What is diabetic retinopathy?
This condition occurs when diabetes affects small blood vessels, damaging the part of the eye called the retina. It can cause the blood vessels in the retina to leak or become blocked. This can affect your sight. Eye screening is a key part of your diabetes care. Untreated diabetic retinopathy is one of the most common causes of sight loss. When the condition is caught early, treatment is effective at reducing or preventing damage to your sight.
What happens during a Screening?
You cannot drive to this appointment, so the screener will ask if driving is necessary within the next 3-6 hours. Relevant information will be taken in regard to any recent hospital appointments, any previous eye treatments or operations etc. You will then have your visual acuities measured (reading the chart). This will be done one eye at a time to be noted on the Diabetic system to monitor any deterioration or changes of vision in either eye which could be related to Diabetes.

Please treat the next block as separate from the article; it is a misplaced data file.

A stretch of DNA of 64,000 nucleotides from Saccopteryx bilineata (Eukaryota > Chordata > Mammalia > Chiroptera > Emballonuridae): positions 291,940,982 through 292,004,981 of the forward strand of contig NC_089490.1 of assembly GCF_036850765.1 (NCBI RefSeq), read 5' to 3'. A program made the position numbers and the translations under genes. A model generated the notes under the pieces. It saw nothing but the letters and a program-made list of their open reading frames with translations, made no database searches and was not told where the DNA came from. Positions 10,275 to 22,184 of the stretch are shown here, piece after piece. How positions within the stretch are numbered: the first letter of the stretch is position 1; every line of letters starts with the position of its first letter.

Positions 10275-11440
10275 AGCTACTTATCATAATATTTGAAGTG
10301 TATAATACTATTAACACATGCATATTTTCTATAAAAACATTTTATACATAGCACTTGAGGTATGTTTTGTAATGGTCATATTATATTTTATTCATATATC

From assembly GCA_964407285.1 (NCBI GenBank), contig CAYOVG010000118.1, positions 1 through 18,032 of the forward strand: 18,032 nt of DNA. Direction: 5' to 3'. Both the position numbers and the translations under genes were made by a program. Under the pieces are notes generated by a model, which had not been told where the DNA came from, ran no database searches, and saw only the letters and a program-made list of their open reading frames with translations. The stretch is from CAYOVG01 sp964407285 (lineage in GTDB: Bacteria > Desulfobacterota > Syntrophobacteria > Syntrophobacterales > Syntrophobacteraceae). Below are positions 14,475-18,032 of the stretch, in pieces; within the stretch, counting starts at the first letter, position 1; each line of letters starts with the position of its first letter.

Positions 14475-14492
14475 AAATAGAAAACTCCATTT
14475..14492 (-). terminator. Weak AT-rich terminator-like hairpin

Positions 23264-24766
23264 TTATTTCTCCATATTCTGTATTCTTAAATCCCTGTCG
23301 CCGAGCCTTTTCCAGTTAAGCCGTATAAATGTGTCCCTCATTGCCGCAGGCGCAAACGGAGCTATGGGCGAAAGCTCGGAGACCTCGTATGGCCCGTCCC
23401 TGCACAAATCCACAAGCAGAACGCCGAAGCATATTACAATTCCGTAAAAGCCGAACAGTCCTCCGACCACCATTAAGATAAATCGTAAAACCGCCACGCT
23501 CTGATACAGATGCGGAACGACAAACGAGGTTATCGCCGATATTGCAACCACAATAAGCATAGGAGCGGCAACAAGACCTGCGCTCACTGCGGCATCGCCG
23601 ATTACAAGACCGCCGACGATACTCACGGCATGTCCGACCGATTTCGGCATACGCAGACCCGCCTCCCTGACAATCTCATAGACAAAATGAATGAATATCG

During your screening we will put drops in your eyes to temporarily make your pupils larger. You may find the drops sting. The drops take 20 minutes to take effect before photographs will be taken.
Photographs are then taken of the back of your eyes (retina). The camera does not come into contact with your eyes. The screener then analyses any possible problems which may need further investigations at the hospital and triages them to the appropriate departments, in most cases further hospital appointments will not be necessary. We send the photographs to an expert to be reviewed and compared back to existing images (past photo’s). The appointment will last approximately 30 minutes. A letter is forwarded to your GP and yourself within 6 weeks letting you know your screening results.
Please note that diabetic eye screening is not covered as part of your normal eye examination with an optician. Screening does not look for other eye conditions and you should continue to visit your optician regularly for an eye examination as well.